Method: Combine all ingredients into a mixing tin (add tea last) and shake vigorously without ice to thoroughly incorporate the matcha into the liquids. Fill rocks glass with ice to the top, then pour ice into mixing tin. Shake very briefly—but vigorously—to just chill ingredients. Pour liquid and ice from mixing tin into rocks glass, grate cinnamon stick over top, and place cinnamon stick atop the ice.
THE BOTANIST AND TONIC
“I’m usually drinking Botanist & Tonics year-round, but particularly as it warms up in the summer. Refreshing and zippy, it’s perfect to mark the end of a workday and the beginning of cocktail hour. G&Ts are easy to whip up at home, but you have to make quality choices because there are only two ingredients, without much to hide behind. The Botanist Islay dry gin is terrific in any gin cocktail, but I love seeing it shine in this simple format. It’s distilled with a unique combination of 22 hand-foraged botanicals on the Isle of Islay, off the coast of Scotland, all expertly weaved together to create a wide variety of flavors that highlight any seasonal garnish.” —Emily Arseneau, director at Collectif 1806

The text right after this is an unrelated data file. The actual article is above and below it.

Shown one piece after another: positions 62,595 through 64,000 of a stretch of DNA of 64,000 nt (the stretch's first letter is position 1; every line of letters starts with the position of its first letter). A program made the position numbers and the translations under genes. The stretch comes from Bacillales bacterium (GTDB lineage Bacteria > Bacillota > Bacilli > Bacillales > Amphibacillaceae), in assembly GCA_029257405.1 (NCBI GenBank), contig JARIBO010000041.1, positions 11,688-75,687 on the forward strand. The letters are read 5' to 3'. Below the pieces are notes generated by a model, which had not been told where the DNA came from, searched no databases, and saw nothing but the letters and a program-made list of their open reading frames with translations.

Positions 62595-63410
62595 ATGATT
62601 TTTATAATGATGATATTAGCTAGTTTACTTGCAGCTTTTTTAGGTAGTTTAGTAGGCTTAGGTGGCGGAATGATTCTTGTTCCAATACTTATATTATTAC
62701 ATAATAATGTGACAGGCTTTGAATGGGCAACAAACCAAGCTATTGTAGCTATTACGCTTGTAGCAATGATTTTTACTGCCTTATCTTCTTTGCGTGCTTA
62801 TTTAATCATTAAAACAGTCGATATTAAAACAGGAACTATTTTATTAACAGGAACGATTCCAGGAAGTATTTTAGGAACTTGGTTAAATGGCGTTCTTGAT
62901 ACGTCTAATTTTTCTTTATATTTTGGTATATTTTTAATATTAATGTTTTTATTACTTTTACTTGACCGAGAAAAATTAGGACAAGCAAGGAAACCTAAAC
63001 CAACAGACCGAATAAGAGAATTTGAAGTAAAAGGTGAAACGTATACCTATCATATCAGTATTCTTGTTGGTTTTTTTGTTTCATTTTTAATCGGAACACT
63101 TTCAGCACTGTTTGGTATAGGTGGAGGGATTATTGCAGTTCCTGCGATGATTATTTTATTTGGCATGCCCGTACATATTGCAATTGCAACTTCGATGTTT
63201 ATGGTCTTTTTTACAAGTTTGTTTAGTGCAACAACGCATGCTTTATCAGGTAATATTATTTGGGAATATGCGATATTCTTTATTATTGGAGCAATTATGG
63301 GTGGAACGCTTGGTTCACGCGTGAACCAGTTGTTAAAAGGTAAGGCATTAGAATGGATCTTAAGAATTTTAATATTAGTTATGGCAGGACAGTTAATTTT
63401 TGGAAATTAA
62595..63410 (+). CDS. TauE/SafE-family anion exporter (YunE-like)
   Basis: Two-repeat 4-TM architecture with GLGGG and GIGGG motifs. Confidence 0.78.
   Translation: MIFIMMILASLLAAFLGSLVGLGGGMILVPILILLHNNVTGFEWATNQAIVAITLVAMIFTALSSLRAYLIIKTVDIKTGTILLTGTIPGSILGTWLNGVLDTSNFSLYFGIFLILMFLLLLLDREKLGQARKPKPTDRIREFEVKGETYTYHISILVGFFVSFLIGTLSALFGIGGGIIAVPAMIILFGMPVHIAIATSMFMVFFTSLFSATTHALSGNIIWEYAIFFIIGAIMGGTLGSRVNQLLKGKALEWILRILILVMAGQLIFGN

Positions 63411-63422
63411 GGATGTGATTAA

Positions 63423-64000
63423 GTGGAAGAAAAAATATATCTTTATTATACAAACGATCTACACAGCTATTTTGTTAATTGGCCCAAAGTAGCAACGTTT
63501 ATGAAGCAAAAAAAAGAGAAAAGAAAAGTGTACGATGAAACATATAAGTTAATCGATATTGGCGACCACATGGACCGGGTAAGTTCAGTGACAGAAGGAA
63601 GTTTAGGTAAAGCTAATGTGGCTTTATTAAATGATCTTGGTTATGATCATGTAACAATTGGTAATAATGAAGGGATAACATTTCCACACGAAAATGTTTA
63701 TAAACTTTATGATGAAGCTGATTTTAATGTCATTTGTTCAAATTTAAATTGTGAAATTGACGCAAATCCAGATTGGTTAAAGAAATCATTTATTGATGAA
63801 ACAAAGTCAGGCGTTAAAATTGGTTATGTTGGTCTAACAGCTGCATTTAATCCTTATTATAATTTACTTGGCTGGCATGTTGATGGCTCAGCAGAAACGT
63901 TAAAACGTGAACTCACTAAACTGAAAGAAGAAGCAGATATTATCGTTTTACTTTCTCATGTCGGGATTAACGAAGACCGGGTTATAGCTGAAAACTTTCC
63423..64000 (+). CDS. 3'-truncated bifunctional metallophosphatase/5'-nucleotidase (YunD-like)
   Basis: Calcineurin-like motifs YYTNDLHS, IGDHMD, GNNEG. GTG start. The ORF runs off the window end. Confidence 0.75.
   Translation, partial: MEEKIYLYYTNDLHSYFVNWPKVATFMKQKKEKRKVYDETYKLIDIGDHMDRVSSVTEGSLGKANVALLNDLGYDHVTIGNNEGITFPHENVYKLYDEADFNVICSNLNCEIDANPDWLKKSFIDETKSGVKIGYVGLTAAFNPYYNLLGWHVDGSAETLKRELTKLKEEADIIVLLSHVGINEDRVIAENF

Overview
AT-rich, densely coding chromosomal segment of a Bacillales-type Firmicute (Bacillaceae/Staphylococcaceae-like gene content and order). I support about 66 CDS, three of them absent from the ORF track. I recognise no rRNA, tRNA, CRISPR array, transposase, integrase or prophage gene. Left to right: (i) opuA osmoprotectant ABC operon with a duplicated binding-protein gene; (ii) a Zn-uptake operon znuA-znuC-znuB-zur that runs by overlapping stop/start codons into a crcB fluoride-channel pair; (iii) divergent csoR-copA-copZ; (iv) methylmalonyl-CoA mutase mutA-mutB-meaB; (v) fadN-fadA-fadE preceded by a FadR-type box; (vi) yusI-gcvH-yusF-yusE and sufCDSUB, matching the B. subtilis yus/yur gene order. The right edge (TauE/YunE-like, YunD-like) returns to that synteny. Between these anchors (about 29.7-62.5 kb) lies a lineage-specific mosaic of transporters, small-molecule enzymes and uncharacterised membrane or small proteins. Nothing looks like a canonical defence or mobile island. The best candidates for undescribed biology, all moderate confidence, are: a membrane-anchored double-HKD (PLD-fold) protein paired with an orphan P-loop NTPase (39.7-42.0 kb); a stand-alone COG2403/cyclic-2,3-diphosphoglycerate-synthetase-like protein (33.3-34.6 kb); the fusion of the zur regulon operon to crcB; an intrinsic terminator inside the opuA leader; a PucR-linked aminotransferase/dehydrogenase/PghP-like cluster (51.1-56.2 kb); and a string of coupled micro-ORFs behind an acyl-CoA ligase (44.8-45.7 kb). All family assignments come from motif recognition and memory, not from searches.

2 oz. The Botanist Islay Dry Gin
4 oz. tonic
Your favorite seasonal garnish—get creative!
Method: Add ingredients into a highball glass and garnish with lime, thyme, or mint.
“The idea behind this martini was to have a lighter, more approachable version of a classic martini that would appeal to a wider audience whilst also being enjoyable for a guest who drinks martinis all the time. The base structure is that of a classic martini. The nettle cordial softens off the punchy nature of the martini with some grassy, citrusy notes and the vermouth ties it all together. The great thing about the Foraged Martini is that everything is available to buy in a shop. It is a wonderful example that making great drinks doesn’t necessarily have to come with fancy equipment or esoteric, obscure ingredients.” —Noel Venning, Owner at Three Sheets (London, United Kingdom)